Charlie's Diary

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Wed, 29 Jun 2005

Coming in February ...

Ace/Berkeley Books/Penguin/[insert brand name here] have acquired the paperback rights to my novels "The Atrocity Archives" and "The Jennifer Morgue" from Golden Gryphon, a small but perfectly formed hardcover publisher. The first of the books is due out next February in trade paperback (in the US only – weirdly they haven't sold in the UK at all). And now, the cover: it looks as if the art director has actually read the book!

Atrocity Archives cover

(If you're wanting a sample, you might want to know that the book consists of a short novel, "The Atrocity Archive", and a sequel novella, The Concrete Jungle, which is on this years' Hugo shortlist as well as the web.)

[Discuss Writing]

posted at: 15:51 | path: /writing | permanent link to this entry

Sun, 26 Jun 2005

Misspent weekend musings

It's hay fever season, as my sinuses are informing me. I've just got home from a talking slot at a writer's conference in Winchester, and I'm facing a deadline – I have a novel to finish by the end of July, and maybe 50,000 words to go, so I won't be tinkering with the blog much this month. On the other hand I'll be updating the downloadable copies of Accelerando next week (got a couple of formatting whoopsies to fix and a PDF version to add), and posting reviews as they come to my attention.

Some of you have been bugging me by email about the RSS feed. It's not operational right now because I've switched to static HTML for the blog, due to low turnover of new content and the huge additional server load imposed by the Accelerando website. Nevertheless, if you want RSS, point your newsreader here and things should start working again.

The writers' conference was interesting and educational. I don't normally get speaking invitations to these events, so I spent a chunk of my time with my ears open. (Those of you who've met me will know that I talk a lot; but I'm also capable of observing what's under my nose. The beauty of being a motormouth is that you're a whole lot less conspicuous as an observer than if you're sitting in the back row with a tight smile and a reporter's pad on your knee.)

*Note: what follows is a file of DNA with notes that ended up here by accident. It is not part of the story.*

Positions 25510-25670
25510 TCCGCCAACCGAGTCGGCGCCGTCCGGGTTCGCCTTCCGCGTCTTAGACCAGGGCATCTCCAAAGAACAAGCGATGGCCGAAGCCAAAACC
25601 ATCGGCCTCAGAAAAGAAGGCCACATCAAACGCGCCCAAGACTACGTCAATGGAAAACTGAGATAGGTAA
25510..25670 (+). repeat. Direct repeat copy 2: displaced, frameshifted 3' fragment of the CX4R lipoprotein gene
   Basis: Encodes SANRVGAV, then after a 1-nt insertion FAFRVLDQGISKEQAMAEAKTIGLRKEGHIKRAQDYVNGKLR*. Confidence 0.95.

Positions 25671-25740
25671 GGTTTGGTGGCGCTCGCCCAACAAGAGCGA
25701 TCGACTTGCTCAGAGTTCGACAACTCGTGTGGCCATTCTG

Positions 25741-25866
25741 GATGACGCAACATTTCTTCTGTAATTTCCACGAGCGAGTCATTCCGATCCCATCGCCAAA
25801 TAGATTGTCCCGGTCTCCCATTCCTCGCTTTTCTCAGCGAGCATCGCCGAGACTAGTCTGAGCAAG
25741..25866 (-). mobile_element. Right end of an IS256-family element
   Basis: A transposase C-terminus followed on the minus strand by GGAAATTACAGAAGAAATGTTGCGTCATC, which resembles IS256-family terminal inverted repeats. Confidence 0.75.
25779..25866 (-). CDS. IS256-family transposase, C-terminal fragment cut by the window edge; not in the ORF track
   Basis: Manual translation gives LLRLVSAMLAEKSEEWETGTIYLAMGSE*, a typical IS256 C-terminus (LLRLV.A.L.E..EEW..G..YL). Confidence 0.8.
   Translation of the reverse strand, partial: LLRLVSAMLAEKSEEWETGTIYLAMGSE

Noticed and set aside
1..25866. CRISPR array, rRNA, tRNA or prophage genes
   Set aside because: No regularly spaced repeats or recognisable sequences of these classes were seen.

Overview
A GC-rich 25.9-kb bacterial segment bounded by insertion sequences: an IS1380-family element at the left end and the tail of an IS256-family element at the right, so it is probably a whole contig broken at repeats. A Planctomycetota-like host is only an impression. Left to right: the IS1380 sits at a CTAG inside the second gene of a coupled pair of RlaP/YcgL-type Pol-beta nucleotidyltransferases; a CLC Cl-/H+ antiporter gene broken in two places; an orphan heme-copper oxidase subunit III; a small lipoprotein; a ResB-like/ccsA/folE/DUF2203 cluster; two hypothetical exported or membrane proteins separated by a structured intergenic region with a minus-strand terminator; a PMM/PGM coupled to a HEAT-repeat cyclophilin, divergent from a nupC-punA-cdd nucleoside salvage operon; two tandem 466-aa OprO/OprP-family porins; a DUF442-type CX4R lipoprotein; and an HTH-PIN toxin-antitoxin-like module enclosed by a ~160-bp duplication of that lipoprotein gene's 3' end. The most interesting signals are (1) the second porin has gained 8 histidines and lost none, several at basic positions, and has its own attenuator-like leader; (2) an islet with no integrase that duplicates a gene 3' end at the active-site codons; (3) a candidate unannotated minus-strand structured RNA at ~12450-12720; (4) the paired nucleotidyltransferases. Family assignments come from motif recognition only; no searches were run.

I guess the most unexpected thing for me was the demographic mix of the attendees. Writers conferences like this one are places were people who want to write books (or poems, or stories) pay to go to rub shoulders with real live writers and ask them questions about how to do it, as if success is contagious or what worked for one person will work for another. I'm not averse to such junkets myself, being something of a workshop junkie, but I knew I was an SF/F writer from an early age and consequently sought out genre-specific events and groups. More importantly, SF/F have a very active base of fans who network, and quite a lot of them have writerly aspirations, and many of the active writers attend conventions and hang out with fans -- so there's a very permeable barrier in my field, and once you discover fandom you also discover a huge support network for aspiring writers. My experience is that there's a roughly 70/30 gender split, male/female, in SF (but reversed, with a 30/70 split, among aspiring fantasy writers); and the age distribution is quite flat, possibly with a peak between the early 20's and mid-30's.

This conference was genre-agnostic, with no less a luminary than Fay Weldon giving the keynote speech at the beginning, and I suspect it attracts a much more "average" cross-section of aspiring writers than you'd find in an SF/F specific context. The gender balance was closer to 80/20 female/male than 70/30 or 50/50; and as for age distribution ... well, there's no getting around it. Your stereotypical aspiring novelist in the UK is a middle-aged middle-class woman. There's a scattering of older people (retirees in search of a hobby or returning to ideas they chewed over in their youth but had no time to subsequently explore), but far fewer young ones than I was expecting. I suspect some of the more talented young would-be writers are being drawn off into MA courses on creative writing, and thus wouldn't be as likely to attend a week-long festival of writing with lectures and one-to-one slots with authors. But the under 30s (or even the under 40s) were conspicuously thin on the ground.